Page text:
In March of last year, I found myself in Armenia, walking to the AYF central office in Yerevan. There was a light snow coming down, the streets were filled with mud, and potholes were everywhere. As I walked down those streets, I could not help but compare my experience in Hayastan to the life I had in the States. I thought, “Man, I have it nice back home. A nice house, new car, and . . . hot water.” Being in Armenia, I realized just how much we take things for granted in the States, things which are actually luxuries in Armenia.
For instance, that morning I had waited for forty-five minutes in order for the water heater to turn on so I could take a hot shower. After the wait my choice for water was simply hot or cold, there was no in-between. A few more comparisons of this sort crossed my mind as I got closer to the office.
Finally, I walked in to find a young man sitting there reading a book. He asked me whom I was there to see and showed me the way to his office. As I walked into the building my friend greeted me and we immediately started talking about the upcoming ARF rallies that were to take place later on that day. We waited for a few minutes before our fellow youth steadily began showing up at the office. We all quickly mobilized and headed off to a political gathering that was taking place in one of the regions of Yerevan.
It was great seeing all of these young people climbing into the vans with their Armenian and ARF flags ready to go. It was especially impressive because it was not taking place on a Saturday or Sunday—it was Monday afternoon.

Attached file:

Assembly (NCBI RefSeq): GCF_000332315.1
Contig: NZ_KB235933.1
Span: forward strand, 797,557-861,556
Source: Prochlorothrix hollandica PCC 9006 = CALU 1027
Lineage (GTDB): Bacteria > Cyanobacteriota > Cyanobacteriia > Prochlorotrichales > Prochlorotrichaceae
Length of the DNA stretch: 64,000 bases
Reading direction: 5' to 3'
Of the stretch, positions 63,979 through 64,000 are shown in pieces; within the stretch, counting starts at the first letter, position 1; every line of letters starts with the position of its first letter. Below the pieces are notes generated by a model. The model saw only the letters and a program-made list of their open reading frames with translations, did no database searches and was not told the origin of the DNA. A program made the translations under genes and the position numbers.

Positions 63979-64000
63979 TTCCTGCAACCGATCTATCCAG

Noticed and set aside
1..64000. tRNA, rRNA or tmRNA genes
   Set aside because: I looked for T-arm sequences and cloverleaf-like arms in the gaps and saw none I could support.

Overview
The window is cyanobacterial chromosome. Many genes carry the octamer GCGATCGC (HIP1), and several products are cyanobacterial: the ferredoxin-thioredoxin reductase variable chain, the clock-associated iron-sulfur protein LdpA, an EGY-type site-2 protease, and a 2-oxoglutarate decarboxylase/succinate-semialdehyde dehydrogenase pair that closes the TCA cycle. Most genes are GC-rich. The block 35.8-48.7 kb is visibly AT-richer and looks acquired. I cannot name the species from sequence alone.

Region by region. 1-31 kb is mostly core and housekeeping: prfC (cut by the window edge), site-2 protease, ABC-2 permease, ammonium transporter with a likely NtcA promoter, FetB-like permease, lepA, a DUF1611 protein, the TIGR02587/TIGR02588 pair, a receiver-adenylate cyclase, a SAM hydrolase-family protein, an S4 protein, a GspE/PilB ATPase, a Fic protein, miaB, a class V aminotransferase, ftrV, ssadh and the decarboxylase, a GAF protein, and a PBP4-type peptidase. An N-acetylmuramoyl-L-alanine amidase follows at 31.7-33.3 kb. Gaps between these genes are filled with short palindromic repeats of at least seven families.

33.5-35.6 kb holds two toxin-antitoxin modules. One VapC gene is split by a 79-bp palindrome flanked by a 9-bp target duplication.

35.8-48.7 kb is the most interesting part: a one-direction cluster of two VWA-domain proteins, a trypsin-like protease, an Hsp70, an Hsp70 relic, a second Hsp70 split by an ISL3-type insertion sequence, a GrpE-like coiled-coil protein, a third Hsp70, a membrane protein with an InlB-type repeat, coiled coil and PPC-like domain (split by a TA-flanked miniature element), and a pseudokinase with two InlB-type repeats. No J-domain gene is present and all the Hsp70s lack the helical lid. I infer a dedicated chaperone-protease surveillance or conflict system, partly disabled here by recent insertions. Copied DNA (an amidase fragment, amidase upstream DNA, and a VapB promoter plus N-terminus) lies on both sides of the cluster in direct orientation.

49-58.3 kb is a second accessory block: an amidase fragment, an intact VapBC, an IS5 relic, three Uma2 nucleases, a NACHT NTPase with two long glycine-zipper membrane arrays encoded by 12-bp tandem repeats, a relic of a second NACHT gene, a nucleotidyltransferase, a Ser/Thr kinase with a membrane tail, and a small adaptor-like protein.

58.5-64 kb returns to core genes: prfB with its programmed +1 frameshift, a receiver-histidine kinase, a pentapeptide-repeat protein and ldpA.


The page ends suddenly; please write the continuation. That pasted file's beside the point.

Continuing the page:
When we got to the rally, everyone went off to do his or her job. Some people set up the stage, others waived the flags, and others listened while the ARF candidates spoke. As I stood there I could not help but feel a sense of humbleness. My fellow Armenians humbled me, as they were doing what some of us do back in the States, but in their own homeland with much fewer resources to work with.
At the end, when the speeches ended and some folk dancers took to the stage, I remember looking around at the crowd, thinking how our people are a proud people, yet their state was not what it should be. The streets were filled with mud, everyone was dressed in gray and black, and the building weighed down upon the square. But, just then, I saw something that gave me hope. Behind the dancers on stage, there was the statue of Soghomon Tehlerian and there with it stood the spirit I am confident will lead to a brighter future.
On the drive back, all I could think of were the excuses. The excuses that we all have, the excuses that we all make about having work, having school, concentrating on our futures. The millions of excuses that we have given and, at times, heard; if not to someone else, then to ourselves. The end realization was that we in the US living in an abundance of “privilege.” Every one of us has a home, which, even if it may not be a mansion, still has running hot water every morning. Every one of us has a car and not once have any of us had to walk through a muddy street in order to get to school.
At the same time, every one of us has a burden: a “burden of privilege.” This is a burden that a person trying to survive does not have. We are privileged enough to have the financial means to attend universities and, as such, a special burden to use our skills to work for the survival and future of the Armenian people. We have the privilege of being citizens of a country where we are not persecuted for calling for the recognition of the Armenian Genocide, and it is our burden to work towards that recognition.
I can go on listing a million other privileges that I have discovered to have for myself, and I am sure you can find many more that you have. But recognizing your luxuries and privileges is not what is important. The real question is, what are you willing to do with the burden that comes with your privilege?